The bell rings. Seven minutes have past and the Kant room feels alive. Current IEE-ULB students switch places to meet the alumni hosting the next table. “How did you get to where you are today?,” they ask. “Is this where you thought you would end up?”
It’s the first meeting of the “Mentoring Thursdays” hosted by the Institute for European Studies of the Université libre de Bruxelles, and professor and expert career coach Monique Chalude, steers the audience as they share hopes and experiences, fears and lessons learned.
As flipcharts get filled with keywords and ideas, memories also flow. “I met at the Institute students who became friends, mentors… here I met my wife,” says Kader Chérigui, a graduate in the field of European economy from the class of 1994, who is now the president of the IEE-ULB’s alumni association.
For Martina Barbero, a graduate from the master in European Studies in 2011, mentoring is a way of sharing experiences that can open doors. “I ended up doing a job I didn’t even know existed when I was studying at the IEE. So I really wanted to let the students know they have a wide range of opportunities” beyond their imagination.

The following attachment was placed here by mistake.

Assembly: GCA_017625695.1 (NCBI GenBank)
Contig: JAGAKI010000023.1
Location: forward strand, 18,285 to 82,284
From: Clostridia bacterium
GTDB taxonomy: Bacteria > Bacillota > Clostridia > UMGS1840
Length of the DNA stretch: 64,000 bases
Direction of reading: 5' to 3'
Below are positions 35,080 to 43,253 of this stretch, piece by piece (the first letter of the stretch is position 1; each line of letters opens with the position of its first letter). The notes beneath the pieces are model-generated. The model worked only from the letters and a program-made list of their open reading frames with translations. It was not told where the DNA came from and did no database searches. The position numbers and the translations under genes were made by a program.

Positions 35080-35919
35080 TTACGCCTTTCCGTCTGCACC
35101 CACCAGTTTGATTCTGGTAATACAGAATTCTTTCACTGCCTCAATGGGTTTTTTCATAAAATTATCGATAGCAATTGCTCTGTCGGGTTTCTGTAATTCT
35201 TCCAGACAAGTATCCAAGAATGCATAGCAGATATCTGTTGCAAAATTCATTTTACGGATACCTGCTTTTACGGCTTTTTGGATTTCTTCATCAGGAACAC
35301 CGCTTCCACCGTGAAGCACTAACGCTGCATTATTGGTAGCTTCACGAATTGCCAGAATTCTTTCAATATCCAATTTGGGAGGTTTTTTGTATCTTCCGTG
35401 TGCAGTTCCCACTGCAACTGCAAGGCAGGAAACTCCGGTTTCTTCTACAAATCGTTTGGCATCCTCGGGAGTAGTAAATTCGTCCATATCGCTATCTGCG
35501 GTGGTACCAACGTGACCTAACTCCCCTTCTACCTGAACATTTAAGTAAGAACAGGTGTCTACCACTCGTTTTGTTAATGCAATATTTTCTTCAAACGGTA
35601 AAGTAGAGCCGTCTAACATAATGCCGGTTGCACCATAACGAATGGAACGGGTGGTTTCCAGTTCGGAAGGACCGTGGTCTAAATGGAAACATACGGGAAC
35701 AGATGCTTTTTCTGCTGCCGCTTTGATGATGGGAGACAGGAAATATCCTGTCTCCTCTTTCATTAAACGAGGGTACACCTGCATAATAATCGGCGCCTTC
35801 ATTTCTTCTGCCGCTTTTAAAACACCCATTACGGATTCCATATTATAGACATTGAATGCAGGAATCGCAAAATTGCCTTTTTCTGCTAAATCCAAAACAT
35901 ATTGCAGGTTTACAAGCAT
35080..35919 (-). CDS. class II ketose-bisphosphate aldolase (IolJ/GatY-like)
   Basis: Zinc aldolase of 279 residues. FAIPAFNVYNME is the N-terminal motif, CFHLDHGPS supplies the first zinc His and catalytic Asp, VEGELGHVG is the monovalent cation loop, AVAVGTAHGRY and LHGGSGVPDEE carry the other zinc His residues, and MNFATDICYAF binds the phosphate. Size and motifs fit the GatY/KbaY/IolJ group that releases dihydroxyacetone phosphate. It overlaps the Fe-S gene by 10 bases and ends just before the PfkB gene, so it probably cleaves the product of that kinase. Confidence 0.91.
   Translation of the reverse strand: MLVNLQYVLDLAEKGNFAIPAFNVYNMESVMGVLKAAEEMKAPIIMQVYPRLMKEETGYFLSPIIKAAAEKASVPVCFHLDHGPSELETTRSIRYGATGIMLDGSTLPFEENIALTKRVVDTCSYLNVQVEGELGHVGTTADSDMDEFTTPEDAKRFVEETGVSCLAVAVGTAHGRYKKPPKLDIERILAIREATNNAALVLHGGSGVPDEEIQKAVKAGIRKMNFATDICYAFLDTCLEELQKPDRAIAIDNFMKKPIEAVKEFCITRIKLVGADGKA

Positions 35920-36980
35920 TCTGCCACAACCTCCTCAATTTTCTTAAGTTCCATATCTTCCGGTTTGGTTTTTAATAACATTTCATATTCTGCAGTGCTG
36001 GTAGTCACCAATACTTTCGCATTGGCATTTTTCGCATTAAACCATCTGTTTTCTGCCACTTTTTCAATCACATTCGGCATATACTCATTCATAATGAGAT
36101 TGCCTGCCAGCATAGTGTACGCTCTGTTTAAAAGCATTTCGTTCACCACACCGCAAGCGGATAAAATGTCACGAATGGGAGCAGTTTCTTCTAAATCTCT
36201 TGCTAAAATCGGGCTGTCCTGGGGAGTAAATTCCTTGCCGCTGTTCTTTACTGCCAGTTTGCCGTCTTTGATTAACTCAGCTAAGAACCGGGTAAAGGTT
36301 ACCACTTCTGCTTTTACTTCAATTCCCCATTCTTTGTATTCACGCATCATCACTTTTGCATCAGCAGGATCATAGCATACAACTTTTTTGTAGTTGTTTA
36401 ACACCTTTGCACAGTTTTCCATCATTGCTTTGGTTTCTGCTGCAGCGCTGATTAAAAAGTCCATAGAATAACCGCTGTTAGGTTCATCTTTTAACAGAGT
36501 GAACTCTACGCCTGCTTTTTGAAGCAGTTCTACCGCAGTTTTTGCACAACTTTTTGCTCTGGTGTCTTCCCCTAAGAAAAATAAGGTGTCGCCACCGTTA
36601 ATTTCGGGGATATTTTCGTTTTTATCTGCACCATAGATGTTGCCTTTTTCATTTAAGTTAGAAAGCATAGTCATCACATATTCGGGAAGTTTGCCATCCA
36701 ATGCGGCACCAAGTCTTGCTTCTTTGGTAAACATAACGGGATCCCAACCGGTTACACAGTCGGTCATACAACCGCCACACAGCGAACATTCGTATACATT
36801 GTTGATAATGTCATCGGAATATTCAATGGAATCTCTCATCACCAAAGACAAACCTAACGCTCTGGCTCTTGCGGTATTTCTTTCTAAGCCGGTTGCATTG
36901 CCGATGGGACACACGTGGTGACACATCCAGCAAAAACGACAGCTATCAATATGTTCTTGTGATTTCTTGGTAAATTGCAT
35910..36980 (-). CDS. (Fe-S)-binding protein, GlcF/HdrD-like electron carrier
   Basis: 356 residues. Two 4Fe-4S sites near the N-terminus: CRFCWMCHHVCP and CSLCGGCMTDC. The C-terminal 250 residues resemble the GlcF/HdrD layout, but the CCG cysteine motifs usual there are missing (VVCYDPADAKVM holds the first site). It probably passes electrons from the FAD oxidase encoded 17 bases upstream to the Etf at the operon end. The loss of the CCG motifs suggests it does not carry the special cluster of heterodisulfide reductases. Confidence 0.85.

Career paths that connect with European integration
What started with an intuition of the extraordinary trajectories of our alumni became a study into the professional paths and geographic mobility of IEE-ULB alumni, conducted by Professor Ramona Coman, Director of the Institute and herself an alumna from the class of 2003.
We were happy to discover most of them managed to have a career in the European institutions or in other professional sectors related to European integration Ramona Coman, Director IEE-ULB
With the help of students Jean Duclos, Julien Bourgeois and Cristina Dobrisan, Professor Coman dug into the professional mobility and trajectories of 1.562 graduates of the IEE-ULB from 2003 to 2015.
They discovered the majority of the Institute’s graduates come from 24 of the 28 Member States, although, including Belgium, 42 countries are represented in the IEE-ULB’s alumni network.
Internships and employability
Some of the study’s highlights point out to a short period between the internship and the insertion into the professional world. IEE-ULB graduates spent between 5 and 10 months as interns before landing their first job opportunity.
A deeper analysis into the class of 2015-2016 shows that 53% were on payroll within a year.
As the room empties, mentees and mentors continue their conversation on the halls. As they drink and eat together, as they discuss and dream, bonds begin to form. Until the next “Mentoring Thursday”.
*The study and the mentoring sessions are possible thanks to the support of the “Fonds encouragement à l’enseignement en études européennes 2018-2019”